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5 Steps Restaurants Can Take to Navigate Greater Attention from OSHA

Posted by Cindy Smail June 07, 2021

One day after taking office, President Biden issued an executive order directing the Department of Labor (DOL) to create a national program focused on hazardous conditions related to COVID-19. The administration has since made clear that workplace safety is a priority, both in the context of the ongoing pandemic and more broadly. And restaurants are clearly in regulators’ sights — meaning risk professionals must be prepared.

Restaurants in Focus

The April 9 nomination of Doug Parker, former head of CAL/OSHA, to lead the Occupational Safety and Health Administration (OSHA) fills a post that had been vacant since 2017, signaling how important the new administration considers health and safety enforcement.

Even before Parker’s appointment, however, OSHA launched a National Emphasis Program (NEP) that includes COVID-19-related workplace safety standards for employers based on CDC guidance. The NEP concentrates on industries with workers at greater risk potential for COVID-19, including restaurants.

This new regulatory attention comes at a time when many restaurants are just beginning their recovery from a painful year. And already, a number of restaurants have shared with Marsh that they have been subject to greater OSHA scrutiny, including more telephonic investigations of employee complaints and in-restaurant inspections.

Greater Enforcement of Existing Rules

Restaurants must also be mindful of OSHA initiatives affecting employers across all industries.

In April, OSHA submitted to the White House Office of Management and Budget draft text for a new COVID-19 emergency temporary standard that would also create new workplace safety rules and regulations for employers across a number of industries. The standard, will likely mirror emergency standards developed by various states, and is expected to be approved by early to mid-June.

Employers will also likely need to comply with other rules that may not have been enforced under the Trump administration. For example, protections against retaliation are specifically highlighted in the NEP and expected to pick up.

OSHA is similarly expected to resume enforcement of the requirement that serious injuries and illnesses be reported to the agency within 24 hours, and has begun flagging restaurants for repeat violations for failing to comply with this regulation. Historically, repeat violation citations have been reserved for what were considered more grave situations — for example, the same serious violation occurring at the same location.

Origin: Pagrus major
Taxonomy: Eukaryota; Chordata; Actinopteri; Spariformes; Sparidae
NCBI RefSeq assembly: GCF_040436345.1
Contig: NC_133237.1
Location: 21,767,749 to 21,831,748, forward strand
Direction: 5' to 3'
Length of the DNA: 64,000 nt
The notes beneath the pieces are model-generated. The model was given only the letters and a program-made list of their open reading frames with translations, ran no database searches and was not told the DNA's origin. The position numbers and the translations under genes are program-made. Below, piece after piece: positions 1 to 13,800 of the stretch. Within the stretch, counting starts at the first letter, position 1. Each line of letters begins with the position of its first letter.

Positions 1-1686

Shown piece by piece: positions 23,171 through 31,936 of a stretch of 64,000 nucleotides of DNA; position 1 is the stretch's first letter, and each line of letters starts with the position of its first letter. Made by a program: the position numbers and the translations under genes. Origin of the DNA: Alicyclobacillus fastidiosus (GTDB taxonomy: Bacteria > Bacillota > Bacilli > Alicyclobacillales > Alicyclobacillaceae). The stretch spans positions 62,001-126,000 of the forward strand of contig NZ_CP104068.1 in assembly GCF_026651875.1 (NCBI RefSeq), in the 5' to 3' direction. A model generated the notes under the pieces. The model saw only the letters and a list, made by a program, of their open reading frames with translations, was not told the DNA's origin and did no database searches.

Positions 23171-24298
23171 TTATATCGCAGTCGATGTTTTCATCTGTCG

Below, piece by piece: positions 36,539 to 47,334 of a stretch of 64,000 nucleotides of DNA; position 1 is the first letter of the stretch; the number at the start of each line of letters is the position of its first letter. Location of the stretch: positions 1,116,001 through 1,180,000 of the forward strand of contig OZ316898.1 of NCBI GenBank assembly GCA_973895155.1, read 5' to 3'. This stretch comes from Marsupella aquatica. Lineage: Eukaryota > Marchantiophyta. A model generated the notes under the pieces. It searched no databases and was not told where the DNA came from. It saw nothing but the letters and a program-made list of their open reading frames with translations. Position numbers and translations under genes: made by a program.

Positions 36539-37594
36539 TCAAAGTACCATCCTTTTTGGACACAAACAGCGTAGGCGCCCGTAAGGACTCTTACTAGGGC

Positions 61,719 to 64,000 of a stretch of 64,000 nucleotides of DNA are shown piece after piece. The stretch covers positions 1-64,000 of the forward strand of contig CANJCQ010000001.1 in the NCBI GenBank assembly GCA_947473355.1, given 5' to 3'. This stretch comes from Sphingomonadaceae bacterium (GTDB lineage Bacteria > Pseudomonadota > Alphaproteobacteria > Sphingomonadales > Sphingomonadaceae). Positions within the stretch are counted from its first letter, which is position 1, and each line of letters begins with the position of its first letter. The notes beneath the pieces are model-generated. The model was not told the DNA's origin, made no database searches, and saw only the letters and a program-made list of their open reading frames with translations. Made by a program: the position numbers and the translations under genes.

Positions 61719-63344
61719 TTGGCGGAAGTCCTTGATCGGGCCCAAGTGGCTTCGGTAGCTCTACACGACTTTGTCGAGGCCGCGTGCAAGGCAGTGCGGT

The administration is also seeking additional funding to potentially double the number of inspectors employed by OSHA, with an eye on in-person checkups. These inspectors are expected to be hired and trained over the next 18 months — and some of them will likely focus on restaurants.

Five Actions to Take Now

As OSHA makes restaurant workplace safety a priority — and the maximum penalties OSHA is permitted to impose continue to increase annually — risk professionals must be ready for potential inspections and regulatory citations.

Among other steps, restaurant risk professionals should:

  • Ensure company leaders and management understand OSHA’s new focus on the industry. Everyone with a role to play in restaurant workplace safety must understand the potential impacts, including the cost of potential citations and fines and the prospect of reputational damage if cited.
  • Train restaurant managers on OSHA basics. Aside from injury and illness reporting requirements, managers should be aware of common safety violations, how to address team members’ safety concerns, and what to do in the event of an OSHA inspection.
  • Focus on plans and procedures that OSHA is likely to scrutinize. COVID-19 protocols and hazard assessments should be regularly updated, properly communicated to employees, and diligently enforced. Safety data sheets on chemicals used in workplaces should be readily available if requested by inspectors. CDC-compliant sanitation programs should be in place. And personal protective equipment should be available to all employees and used properly.
  • Maintain inspection-ready environments. Injuries are less likely to occur in restaurants staffed by employees who recognize that an inspection can occur anywhere and at any time. Employee complaints are also less likely to occur in such workplaces.
  • Facilitate safe and responsive environments. Employees are less likely to file OSHA complaints if they believe their feedback and safety is taken seriously. Risk professionals should work with managers and others to promote workplaces in which team members can voice concerns openly and where such concerns are acted upon in a timely fashion.

Restaurants may not be able to avoid all of the scrutiny that’s expected under the new administration. But taking these steps can help them prevent employee injuries, limit costly fines and penalties, and avoid reputational damage as they continue to recover from COVID-19.

Cindy Smail